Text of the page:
Rhodes is just a short hop from London, and while it doesn’t have quite the celebrity status of say Mykonos or Santorini, it’s the largest of the Dodecanese islands and well worth a visit. It’s full of history, rich heritage, incredible natural beauty, stunning architecture and of course lip-smacking food that I’m almost certain you’ll want to devour as soon as you arrive.
There’s a lot to do in Rhodes which can be packed into a 3 or 4 day long weekend if you’re short on time, however, we were there for 7 days and if we weren’t staying in a luxury resort, I reckon we may have struggled for things to do. If you’re looking for somewhere to stay, check out this post.
Rhodes Old Town (Medieval Town)
Declared a World Heritage City by UNESCO in 1988, the Old Town of Rhodes is the largest medieval city in the whole of Europe and one of the best things to see in Rhodes. Pretty incredible, right?
The town is more or less car-free (with the exception of the odd moped whizzing round), therefore you have to park outside of the wall and once you’re inside, you can walk around this picturesque town with the small alleys and the traditional buildings.
The medieval town isn’t so much a town as it is a tangled maze; imagine charming narrow streets, towering walls, ancient churches and medieval architecture that take you back in time instantly. It really is as charming as it sounds and my only advice is to get lost in the crooked and inviting streets.
Street of Knights
If you love strolling around cobbled streets of Old Town, then you’ll love the Street of the Knights for a little wander. The picturesque street is a perfectly preserved picture of the medieval history of the old town.
It was once the place where knights would muster before an attack, and the sense of wandering through history itself and soaking up the atmosphere allows you to look beyond the facade of the touristy spiel and imagine what it was like back then. It’s one of the best things to do in Rhodes if you enjoy a little slice of history.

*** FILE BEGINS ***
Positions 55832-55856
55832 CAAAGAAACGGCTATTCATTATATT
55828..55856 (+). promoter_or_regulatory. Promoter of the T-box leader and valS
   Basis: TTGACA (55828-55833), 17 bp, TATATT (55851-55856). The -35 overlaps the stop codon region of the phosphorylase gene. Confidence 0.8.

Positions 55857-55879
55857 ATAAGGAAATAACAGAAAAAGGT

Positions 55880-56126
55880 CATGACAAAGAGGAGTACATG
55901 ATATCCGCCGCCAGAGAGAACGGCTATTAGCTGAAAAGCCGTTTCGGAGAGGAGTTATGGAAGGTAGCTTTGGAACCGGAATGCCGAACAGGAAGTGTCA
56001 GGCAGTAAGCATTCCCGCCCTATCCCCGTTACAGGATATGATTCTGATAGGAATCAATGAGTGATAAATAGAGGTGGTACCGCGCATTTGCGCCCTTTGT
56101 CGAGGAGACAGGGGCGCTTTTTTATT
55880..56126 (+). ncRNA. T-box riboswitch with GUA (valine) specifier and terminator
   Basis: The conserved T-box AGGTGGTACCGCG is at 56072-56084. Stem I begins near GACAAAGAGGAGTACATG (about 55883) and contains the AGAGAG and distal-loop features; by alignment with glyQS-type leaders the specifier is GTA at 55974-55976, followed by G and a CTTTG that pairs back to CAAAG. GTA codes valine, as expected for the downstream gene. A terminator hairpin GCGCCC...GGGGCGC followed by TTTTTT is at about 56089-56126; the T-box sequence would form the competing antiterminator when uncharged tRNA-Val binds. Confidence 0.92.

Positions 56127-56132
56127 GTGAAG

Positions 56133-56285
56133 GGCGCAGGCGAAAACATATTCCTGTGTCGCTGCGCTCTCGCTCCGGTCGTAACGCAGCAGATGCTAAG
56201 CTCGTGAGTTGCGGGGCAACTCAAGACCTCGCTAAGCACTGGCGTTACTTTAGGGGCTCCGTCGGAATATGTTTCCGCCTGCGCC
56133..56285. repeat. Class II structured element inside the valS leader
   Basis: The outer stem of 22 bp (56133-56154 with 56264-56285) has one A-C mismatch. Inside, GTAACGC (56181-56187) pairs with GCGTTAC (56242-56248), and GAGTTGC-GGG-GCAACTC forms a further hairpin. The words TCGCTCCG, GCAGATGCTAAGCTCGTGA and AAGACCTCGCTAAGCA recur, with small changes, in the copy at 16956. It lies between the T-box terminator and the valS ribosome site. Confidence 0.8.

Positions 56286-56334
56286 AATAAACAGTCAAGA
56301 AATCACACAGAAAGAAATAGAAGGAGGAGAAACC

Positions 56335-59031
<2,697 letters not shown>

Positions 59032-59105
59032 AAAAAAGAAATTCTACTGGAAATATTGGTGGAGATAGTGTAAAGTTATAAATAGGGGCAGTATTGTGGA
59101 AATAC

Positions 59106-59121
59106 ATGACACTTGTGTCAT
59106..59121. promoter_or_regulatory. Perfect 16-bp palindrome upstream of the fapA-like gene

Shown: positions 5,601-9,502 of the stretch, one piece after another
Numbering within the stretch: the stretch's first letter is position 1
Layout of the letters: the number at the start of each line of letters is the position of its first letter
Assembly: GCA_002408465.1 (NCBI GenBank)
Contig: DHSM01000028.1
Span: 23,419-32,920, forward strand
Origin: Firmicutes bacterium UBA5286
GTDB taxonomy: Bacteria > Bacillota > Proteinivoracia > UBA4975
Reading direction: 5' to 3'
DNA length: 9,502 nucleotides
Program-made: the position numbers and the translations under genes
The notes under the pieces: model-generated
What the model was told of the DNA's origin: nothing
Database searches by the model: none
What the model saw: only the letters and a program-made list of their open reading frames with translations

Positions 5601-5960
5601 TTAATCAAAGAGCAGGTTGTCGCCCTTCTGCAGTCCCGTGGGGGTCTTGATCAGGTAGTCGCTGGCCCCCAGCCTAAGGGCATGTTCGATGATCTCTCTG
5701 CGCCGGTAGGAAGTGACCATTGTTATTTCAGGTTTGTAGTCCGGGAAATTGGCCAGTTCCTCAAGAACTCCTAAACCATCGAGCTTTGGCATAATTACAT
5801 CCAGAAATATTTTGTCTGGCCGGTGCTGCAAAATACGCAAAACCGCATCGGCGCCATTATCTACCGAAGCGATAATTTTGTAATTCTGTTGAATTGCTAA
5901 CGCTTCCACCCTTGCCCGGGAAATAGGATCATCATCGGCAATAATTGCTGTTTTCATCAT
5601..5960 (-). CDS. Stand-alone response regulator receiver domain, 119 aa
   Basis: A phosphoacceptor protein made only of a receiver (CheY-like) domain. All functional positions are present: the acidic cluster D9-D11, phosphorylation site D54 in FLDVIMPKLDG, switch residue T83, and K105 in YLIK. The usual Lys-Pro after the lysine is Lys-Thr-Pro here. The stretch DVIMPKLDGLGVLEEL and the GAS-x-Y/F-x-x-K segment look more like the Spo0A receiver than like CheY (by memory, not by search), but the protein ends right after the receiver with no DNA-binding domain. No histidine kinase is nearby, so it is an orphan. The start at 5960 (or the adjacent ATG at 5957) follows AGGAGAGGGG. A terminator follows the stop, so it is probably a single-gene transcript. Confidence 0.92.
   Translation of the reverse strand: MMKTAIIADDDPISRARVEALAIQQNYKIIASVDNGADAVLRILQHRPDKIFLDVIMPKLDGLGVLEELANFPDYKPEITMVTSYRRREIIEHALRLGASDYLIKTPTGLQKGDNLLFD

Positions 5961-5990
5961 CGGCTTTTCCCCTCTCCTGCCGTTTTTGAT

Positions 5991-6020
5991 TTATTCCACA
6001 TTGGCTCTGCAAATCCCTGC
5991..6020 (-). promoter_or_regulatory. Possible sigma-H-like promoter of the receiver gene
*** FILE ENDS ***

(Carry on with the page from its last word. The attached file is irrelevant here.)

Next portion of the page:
Colossus of Rhodes
Once one of the ‘seven wonders of the ancient world’, the Colossus of Rhodes was a huge statue of Greek sun-God, Helios. It was approximately the same height as the Statue of Liberty, making it the tallest statue of the ancient world well over 2000 years ago.
It’s no longer there, and is now called the Fort of St Nicholas and all that stands in it’s place are two deer on concrete pillars. It certainly takes some imagination to appreciate the site, but if you’re into history it is pretty great to see, and it also makes for a great photo op!
Kallithea Springs is a totally underrated ‘must see place’ and is only a short 20 minute drive away from the new town.
They’ve been around since Ancient Greece times, but the building is under 100 years old; the unique architecture of the complex, grandeur of the space, the picturesque bay with the crystal clear waters, the impressive seabed and the palm trees create a cinematic backdrop; perfect for chasing those glorious Greek sunsets.
The pebble stone mosaic floors is best described as an intricate stone carpet, it covers the entire ground and it’s incredible – Especially if you #havethisthingwithfloors.
For a measly €3 entrance fee, you can chill under the straw umbrellas, swim in the rocky bay, or grab sundowners in the café and stay ’til late.
Day trip to Symi Island
Just as instagrammable and picturesque as it looks in photos, Symi island is only a short boat ride from Mandraki Harbour (Rhodes) and well worth visiting in my opinion. The ferry costs as little as €18 return for the public transportation boat and more for a luxury or private yacht (more on that later). The boat we took was very slow and crowded; it took 1.5 hours to get to Symi and then we had around 3 hours to explore the island before heading to Panormiti; a swimming stop nearby.
Symi is known for one of the most stunning harbour views in the Dodecanese, but certainly not any sandy stretches of beaches which perhaps prevents mass hordes of tourists.